Tag Archives: judy garland

I took a sightseeing tour of my own neighborhood

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The famed RastaBus. SCREAMfmLondon

I hear talk that sightseeing tours are a great way to explore unfamiliar neighborhoods in big tourist destinations full of historical landmarks, just like Hollywood. I wasn’t sure what I’d take away from one, considering I happen to live in the aforementioned big tourist destination full of historical landmarks that is Hollywood. Maybe I’d learn something new and come away with a fresh perspective? Maybe it would suck and be boring. I was down to find out.

I set off on an “A Day in LA” tour hosted by the RastaBus — a tri-colored van, carefully decorated with “One Love” bumper stickers and peace signs, that played one reggae song at the very beginning of the day.

At 10 a.m., we clamored onto the bus from our starting point at the Santa Monica Pier. It didn’t take long for my boisterous fellow riders to commandeer the sound system, start blasting “No Diggity” and pop open a few bottles of champagne. Whenever I’d previously encountered a RastaBus in the wild, the passengers have always been really drunk and exceptionally annoying. But the thing about annoying, drunk people is that it’s much more fun to be with ‘em than against ‘em. So, I filled a red Solo cup and kicked back as we headed up the Pacific Coast Highway.

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Brunch on the water at our first stop on the Malibu Pier. SCREAMfmLondon

Malibu

The first stop was definitely the best part of the whole damn thing, and it was totally an anomaly. This is kind of deluxe treatment is highly atypical for a RastaBus tour, I assume. I just happened to be rolling with some well-connected sightseers who managed to surprise us with a hook up for free food. Individual results may vary.

We were dropped off at the Malibu Pier, where we were served an elaborate array of breakfast food at Malibu Farm, a ritzy farm-to-table restaurant located at the end of the pier. After weaving our way through fishermen with their wriggling mackerels, we were escorted into the Surfrider Room, a private dining area on the second floor of the restaurant that overlooks the gorgeous Malibu beaches.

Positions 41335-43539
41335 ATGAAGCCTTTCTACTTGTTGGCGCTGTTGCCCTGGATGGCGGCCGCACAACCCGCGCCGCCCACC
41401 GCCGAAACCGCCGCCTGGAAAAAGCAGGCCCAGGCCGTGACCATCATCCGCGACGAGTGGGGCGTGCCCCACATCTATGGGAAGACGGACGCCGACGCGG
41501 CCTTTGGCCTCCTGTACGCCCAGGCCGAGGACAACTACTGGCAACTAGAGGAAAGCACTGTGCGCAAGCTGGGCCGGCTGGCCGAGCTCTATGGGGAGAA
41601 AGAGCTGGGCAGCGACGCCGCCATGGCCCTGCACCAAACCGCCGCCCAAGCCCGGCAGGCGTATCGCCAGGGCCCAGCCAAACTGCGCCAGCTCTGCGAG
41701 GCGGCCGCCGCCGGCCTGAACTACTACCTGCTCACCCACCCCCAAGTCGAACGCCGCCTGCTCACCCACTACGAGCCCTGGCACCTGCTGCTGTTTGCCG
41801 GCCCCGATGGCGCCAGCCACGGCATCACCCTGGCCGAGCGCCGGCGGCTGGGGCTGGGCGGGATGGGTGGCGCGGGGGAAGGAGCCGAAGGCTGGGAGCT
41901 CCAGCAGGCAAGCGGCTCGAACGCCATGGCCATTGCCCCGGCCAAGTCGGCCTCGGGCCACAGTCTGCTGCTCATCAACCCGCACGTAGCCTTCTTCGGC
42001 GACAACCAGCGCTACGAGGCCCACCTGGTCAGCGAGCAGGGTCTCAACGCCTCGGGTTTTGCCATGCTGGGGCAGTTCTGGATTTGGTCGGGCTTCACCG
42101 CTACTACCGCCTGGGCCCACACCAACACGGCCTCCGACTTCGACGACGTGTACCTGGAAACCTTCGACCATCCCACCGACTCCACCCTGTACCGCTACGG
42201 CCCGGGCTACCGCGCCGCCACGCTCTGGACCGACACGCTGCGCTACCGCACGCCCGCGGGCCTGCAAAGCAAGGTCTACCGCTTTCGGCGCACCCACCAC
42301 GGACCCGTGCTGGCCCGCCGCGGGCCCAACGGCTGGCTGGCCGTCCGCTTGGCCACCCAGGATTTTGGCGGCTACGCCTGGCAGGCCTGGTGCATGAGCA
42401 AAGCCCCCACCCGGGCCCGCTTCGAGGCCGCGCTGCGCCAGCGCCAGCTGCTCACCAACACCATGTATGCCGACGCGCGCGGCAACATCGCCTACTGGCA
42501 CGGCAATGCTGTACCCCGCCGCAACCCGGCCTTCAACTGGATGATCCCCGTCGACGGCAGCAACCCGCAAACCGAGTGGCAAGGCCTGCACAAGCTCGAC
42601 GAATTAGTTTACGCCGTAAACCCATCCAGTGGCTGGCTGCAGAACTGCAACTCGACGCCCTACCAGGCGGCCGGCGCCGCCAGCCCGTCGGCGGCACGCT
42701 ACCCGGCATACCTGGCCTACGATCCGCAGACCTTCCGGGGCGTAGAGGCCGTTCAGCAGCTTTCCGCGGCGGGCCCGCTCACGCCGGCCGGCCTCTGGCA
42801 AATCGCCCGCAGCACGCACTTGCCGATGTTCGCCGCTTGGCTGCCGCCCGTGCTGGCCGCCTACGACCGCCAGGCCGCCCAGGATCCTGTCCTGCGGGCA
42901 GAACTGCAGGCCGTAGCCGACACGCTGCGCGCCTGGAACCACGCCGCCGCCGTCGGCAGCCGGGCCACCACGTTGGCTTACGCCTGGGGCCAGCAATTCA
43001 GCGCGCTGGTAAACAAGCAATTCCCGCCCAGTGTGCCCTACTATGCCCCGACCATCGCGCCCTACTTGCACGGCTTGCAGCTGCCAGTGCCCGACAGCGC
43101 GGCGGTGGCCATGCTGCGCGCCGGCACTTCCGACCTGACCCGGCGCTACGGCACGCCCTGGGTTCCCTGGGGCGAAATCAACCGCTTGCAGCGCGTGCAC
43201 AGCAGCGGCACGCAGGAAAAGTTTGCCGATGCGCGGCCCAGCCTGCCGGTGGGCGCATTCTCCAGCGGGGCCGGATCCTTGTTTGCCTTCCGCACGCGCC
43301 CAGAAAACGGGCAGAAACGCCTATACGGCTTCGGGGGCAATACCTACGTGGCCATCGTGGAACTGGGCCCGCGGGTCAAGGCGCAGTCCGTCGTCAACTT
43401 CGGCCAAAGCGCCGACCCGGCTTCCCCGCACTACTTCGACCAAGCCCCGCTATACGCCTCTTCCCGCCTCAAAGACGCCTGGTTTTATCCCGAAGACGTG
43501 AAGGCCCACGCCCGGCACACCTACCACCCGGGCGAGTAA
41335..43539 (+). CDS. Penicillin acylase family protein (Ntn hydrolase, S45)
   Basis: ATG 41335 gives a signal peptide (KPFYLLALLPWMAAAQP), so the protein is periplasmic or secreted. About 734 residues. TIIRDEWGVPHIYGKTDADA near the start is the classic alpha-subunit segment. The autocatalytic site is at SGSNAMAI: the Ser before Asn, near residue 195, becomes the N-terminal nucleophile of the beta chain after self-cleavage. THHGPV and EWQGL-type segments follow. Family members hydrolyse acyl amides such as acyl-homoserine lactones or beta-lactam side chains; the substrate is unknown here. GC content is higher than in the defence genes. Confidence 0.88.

We were treated to fresh-squeezed orange juice and local syrah rosé wine. Quinoa oatmeal with pomegranate and chia seeds. Swedish mini pancakes with homemade whipped cream and fresh strawberries. Vegan chop salad. Grilled chocolate and whole wheat olive oil cakes. And my personal favorite: a fried egg sandwich made with bacon, arugula and baby potatoes on top of country wheat toast.

Next time, I’d skip the rest of the tour and come straight here.

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Malibu Farm’s fried egg sandwiches that made it all worthwhile. SCREAMfmLondon

Beverly Hills

There was supposed to be a tour of celebrity homes, but we mostly just peered up at Will Smith’s and Prince’s houses as we headed back eastward on the freeway. Seriously, that was it. Oh, and the tour guide also pointed out some scenery that appeared in a panoramic shot of “Two and a Half Men.” You know, just the essentials.

We drove in abject silence to a backing track of old school East Coast rap (for some reason) toward Beverly Hills, where our driver shared some fun facts about Rodeo Drive and offered to let us stop to walk around for a while.

“Keep driving!” someone yelled from the front of the bus. “Unless anyone has a black credit card we can use.”

The Grove

We had a scheduled lunchtime stop at the Grove and Original Farmers Market, where we had about 45 minutes to explore by ourselves. It’s a cool place to hang if you have a pocket full of cash and longer than 45 minutes.

As we left the Grove, we took Melrose Avenue followed by Sunset Boulevard, and our tour guide finally began sharing some information about the area via the RastaBus intercom system.

I was glad to finally hear from him. I was beginning to worry that he had fallen asleep at the wheel. Unfortunately, just as I feared, most of his information was pretty basic. Like, he explained who Judy Garland was. I kind of wished I was giving the tour myself; I’m full of useless historical and pop culture trivia. It took a lot of self-restraint to keep from interrupting his monologues.

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Griffith Observatory. Not pictured: nachos. SCREAMfmLondon

Griffith Park

Our next stop was the Griffith Observatory, where we were given another 45 minutes to wander aimlessly and not really accomplish anything. I must admit I was getting a little tired of being forced out of the pleasantly air-conditioned bus into the actual great outdoors.

Since there isn’t much science you can accomplish in 45 minutes, I headed straight for the café and emerged with a plate of nachos. The Café at the End of the Universe is significantly less cool than it sounds with a name like that, but they did sell me a plate of tortilla chips covered in fake cheese, guacamole and pico de gallo, so what more can you ask for?

Hollywood

Cruising through Hollywood, the tour guide actually shared some interesting information! Did you know that the blinking light atop the Capitol Records Tower spells out the word “Hollywood” in Morse code? I did not.